Harm Delva

PhD student
IDLab, Ghent University – imec
AA Tower, Technologiepark-Zwijnaarde 122, 9052 Gent

About me

I am a PhD student at IDLab, affiliated with both Ghent University and imec. My original research subject lay at the intersection of the Semantic Web technologies and Linked Open Data publishing, but with a focus on researching how applications can find and use this data - beyond the traditional SPARQL usecase. I have worked on a flexible and multi-modal route planner, as well as an autocompletion client that can query several heterogeneous data sources at the same time. Our route planner is able to find subjectively pleasant routes by asking the user what they want to see while walking; see it in action here. And, because all computations are done on the client, there are no data-hoarding behemoths that are learning your opinions on shopping streets.

Other than that, I have developed an appreciation for the intricacies of Geographic Information Systems (GIS), especially for Volunteered Geographic Information (VGI) projects such as OpenStreetmap and, closer to home, Telraam. Of course, it is not enough to simply publish Open Data: people must be able to find this data. Whenever time permits it, I like to work on making data discoverable, and try to follow the developments within the FAIR community. Alternatively, I would like to help pave the way towards more mature WebAssembly tooling for working with RDF data — my applications have a need for speed.

Last, but not least, I would love to explore Semantic Web applications that focus on pen-and-paper games, such as as Dungeons & Dragons. Why spend years modelling and gathering data from the real world, when there are perfectly suitably imaginary worlds out there? By avoiding pedantic discussions (what is an address really?), we could skip straight to the good stuff such as semantic interoperability.
Curious to hear what I have in mind? Feel free to reach out, I will always find time to discuss this.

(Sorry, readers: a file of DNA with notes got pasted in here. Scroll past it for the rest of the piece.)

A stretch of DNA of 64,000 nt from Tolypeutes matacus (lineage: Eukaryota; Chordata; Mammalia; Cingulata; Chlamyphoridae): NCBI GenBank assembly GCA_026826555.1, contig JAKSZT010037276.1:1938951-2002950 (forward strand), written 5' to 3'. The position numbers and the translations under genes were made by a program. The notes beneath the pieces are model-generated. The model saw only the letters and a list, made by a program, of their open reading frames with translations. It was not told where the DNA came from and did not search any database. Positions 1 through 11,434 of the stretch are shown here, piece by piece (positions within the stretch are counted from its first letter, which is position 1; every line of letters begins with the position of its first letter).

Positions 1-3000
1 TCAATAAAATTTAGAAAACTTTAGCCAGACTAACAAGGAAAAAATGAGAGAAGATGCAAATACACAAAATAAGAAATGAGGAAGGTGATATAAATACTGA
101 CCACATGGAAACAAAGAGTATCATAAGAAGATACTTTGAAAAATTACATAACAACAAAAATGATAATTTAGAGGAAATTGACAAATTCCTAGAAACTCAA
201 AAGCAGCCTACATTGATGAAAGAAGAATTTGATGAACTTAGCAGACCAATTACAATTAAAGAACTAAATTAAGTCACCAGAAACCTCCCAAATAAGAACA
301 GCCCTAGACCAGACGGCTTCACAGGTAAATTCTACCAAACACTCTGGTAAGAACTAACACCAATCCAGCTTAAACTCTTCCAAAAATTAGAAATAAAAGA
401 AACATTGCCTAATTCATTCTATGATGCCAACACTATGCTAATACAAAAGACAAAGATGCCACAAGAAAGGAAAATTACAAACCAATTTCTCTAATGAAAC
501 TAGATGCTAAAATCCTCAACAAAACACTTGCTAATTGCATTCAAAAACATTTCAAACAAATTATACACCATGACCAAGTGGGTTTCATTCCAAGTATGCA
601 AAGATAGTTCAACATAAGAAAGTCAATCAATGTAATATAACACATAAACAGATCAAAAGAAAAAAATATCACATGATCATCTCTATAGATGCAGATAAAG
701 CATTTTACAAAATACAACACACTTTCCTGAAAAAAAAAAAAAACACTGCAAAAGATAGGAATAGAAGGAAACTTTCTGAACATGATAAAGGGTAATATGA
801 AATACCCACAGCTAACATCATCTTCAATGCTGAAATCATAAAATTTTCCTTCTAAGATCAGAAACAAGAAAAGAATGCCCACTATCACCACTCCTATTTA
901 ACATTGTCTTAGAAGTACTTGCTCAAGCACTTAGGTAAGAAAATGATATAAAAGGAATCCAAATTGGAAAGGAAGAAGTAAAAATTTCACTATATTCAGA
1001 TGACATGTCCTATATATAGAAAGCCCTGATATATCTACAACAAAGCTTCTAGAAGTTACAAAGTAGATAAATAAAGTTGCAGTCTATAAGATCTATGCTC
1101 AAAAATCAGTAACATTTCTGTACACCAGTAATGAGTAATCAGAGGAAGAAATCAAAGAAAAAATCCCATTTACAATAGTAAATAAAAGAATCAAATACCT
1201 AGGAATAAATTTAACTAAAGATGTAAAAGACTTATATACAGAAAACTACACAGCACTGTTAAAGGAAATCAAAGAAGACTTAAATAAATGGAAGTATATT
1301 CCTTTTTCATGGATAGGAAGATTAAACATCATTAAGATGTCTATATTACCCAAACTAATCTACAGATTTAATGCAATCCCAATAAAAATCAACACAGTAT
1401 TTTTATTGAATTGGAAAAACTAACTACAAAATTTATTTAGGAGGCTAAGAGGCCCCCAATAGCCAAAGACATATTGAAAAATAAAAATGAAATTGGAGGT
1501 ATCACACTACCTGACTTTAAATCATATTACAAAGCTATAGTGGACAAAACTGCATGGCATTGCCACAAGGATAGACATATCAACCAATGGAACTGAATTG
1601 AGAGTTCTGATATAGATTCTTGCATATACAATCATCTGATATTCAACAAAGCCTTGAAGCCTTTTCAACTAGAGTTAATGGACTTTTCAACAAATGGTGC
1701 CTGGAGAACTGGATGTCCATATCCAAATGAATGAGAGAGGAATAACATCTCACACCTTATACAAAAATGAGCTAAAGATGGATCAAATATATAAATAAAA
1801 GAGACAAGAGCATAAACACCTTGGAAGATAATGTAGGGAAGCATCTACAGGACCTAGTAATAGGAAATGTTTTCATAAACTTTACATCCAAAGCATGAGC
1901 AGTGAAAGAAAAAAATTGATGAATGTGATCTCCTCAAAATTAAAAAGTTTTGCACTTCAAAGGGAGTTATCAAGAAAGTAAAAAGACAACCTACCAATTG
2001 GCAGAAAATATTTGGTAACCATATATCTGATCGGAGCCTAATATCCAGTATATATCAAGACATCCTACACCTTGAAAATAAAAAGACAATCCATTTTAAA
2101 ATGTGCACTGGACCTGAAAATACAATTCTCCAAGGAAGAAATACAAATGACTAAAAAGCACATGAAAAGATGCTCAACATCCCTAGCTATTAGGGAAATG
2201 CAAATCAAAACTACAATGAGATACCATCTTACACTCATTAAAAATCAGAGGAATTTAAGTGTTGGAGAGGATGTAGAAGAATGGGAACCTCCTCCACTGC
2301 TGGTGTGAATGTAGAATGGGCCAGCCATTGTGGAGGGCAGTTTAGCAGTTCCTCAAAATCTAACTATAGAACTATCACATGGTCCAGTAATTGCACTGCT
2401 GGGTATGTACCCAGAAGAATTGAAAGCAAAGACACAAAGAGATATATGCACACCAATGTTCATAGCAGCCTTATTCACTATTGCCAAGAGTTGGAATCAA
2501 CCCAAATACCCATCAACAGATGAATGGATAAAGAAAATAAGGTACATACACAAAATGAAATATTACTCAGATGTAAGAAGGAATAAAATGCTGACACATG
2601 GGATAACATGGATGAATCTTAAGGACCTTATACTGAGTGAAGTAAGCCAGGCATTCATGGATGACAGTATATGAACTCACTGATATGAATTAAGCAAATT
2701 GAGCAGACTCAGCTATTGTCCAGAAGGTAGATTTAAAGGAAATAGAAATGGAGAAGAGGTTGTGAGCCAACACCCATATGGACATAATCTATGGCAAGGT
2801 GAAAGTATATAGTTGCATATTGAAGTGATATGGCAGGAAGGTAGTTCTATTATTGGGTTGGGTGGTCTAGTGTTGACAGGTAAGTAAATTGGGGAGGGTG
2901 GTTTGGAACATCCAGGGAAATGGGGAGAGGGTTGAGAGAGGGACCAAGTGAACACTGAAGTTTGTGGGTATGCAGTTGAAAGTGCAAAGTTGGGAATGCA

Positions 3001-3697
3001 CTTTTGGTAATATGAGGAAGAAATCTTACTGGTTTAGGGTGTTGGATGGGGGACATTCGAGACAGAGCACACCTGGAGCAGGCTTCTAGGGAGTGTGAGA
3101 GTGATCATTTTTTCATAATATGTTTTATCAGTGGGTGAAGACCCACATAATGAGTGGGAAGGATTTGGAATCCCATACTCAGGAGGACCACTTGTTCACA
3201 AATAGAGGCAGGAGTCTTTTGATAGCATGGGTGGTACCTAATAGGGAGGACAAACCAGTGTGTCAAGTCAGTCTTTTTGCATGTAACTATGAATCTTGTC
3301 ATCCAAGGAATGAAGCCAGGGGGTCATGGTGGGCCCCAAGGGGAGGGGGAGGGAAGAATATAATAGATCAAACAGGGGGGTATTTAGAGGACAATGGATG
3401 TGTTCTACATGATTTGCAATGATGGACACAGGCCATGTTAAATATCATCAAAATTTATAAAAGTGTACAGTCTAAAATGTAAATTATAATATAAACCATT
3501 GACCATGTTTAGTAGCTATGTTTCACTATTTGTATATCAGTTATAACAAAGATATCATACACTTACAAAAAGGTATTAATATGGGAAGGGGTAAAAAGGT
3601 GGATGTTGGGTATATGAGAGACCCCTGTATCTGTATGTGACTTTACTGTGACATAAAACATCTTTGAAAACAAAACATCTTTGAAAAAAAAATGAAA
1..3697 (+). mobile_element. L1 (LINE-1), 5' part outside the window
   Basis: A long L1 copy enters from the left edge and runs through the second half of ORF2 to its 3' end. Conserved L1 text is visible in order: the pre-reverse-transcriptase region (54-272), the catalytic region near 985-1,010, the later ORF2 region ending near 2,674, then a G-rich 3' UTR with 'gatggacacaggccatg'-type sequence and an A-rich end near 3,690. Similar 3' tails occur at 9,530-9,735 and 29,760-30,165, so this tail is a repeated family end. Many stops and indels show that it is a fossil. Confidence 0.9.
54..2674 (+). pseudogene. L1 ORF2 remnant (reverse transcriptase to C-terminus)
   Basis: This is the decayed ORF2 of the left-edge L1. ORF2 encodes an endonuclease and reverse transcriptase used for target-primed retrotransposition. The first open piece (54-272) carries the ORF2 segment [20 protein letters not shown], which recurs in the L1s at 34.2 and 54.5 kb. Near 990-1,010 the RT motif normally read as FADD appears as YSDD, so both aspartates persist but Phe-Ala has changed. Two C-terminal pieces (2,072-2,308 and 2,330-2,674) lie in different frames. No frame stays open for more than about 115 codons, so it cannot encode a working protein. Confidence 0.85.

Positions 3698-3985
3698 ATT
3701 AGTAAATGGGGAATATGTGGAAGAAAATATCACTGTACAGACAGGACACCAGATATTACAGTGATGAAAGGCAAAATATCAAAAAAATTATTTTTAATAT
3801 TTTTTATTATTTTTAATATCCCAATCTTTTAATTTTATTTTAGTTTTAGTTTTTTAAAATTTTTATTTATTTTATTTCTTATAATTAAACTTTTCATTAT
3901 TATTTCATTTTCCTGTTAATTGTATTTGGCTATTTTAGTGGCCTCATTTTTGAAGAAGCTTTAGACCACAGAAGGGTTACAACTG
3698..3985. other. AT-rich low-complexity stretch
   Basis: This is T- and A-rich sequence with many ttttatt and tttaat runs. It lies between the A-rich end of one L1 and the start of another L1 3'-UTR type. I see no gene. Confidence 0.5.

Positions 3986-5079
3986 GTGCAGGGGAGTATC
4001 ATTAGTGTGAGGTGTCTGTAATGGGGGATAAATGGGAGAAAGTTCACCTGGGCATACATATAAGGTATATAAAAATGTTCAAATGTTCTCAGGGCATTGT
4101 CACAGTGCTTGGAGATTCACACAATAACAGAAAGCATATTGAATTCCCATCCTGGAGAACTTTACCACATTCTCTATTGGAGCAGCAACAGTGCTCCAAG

Professional Experience

Additional Academic Experience
  • Assisted with the practical sessions for the Programming, Web Development and Big Data Science courses at Ghent University.
  • Mentored Master Thesises:
  • Jeroen Flipts. Fragmenting Public Transport Timetables On the Web In Tiles for Serverless Route Planning. 2020.
  • Thomas Neuser. Een Routeplanner Op Basis Van Open Data: Hoe Hypermedia Controls De Semantische Beschrijving Van Datasets In Planner.js Kunnen Verbeteren. 2020.
  • Pieter-Jan Vandenberghe. Designing a Web Interface for Scalable Public Transport Routing Through Spatiotemporal Fragmentation of Public Transport Networks. 2019.
  • Tim Vanhee. Studying the Technique of Contraction Hierarchies for Routing On Web-scale. 2019.
  • Program committee member at WSDM 2020, SIGIR 2020, SIGIR 2021
  • Publications




    Planner.js github
    A client-side route planner that uses Linked Data Fragments to compute routes just the way you like them. My own contributions here have been to optimize the route planner to be competive with server-side alternatives. Computing long routes isn't entirely there yet, but it's definitely useable for city-level routes. Have a look at our Regions of Interest demo for example, where you can tweak a walk through the city of Ghent to your heart's content. Or if you want to see how longer routes can still be feasible, we have a Highway Hierarchies-like demo available.
    TREE spec
    The glue between our Linked Data Fragments; the TREE specification can be used to create paginated, ordered, collections. But unlike similar vocabularies, TREE also describes what can be found by following a specific link. Supported descriptors include time ranges, geospatial regions, and textual patterns. For an example of the latter, have a look at the substring fragmenter that we created together with Netwerk Digitaal Erfgoed.
    TREE+Comunica github
    Comunica is already a great framework for querying the decentralized Web, and we added TREE support to make it even better. Development is still ongoing, but we have a pretty cool autocompletion demo up and running. All the resources this demo uses are hosted on Github Pages; it's like the classic jQuery autocompletion but better.
    NGSI-LDF github
    Do you have NGSI-LD data you want to make public, but the thought of having to manage a rate limiting and authentication service is holding you back? Consider publishing your data through a read-only view of cacheable data fragments. Clients can use these to answer any NGSI-LD query you may have; or you could even use SPARQL instead if you like semantics.


    Righteous Dudes

    Good people working on good things.

  • Jonathan Peck
  • Robbert Gurdeep Singh
  • Pieter Colpaert
  • Julián Rojas
  • Brecht Van de Vyvere
  • Ruben Dedecker
  • Ruben Verborgh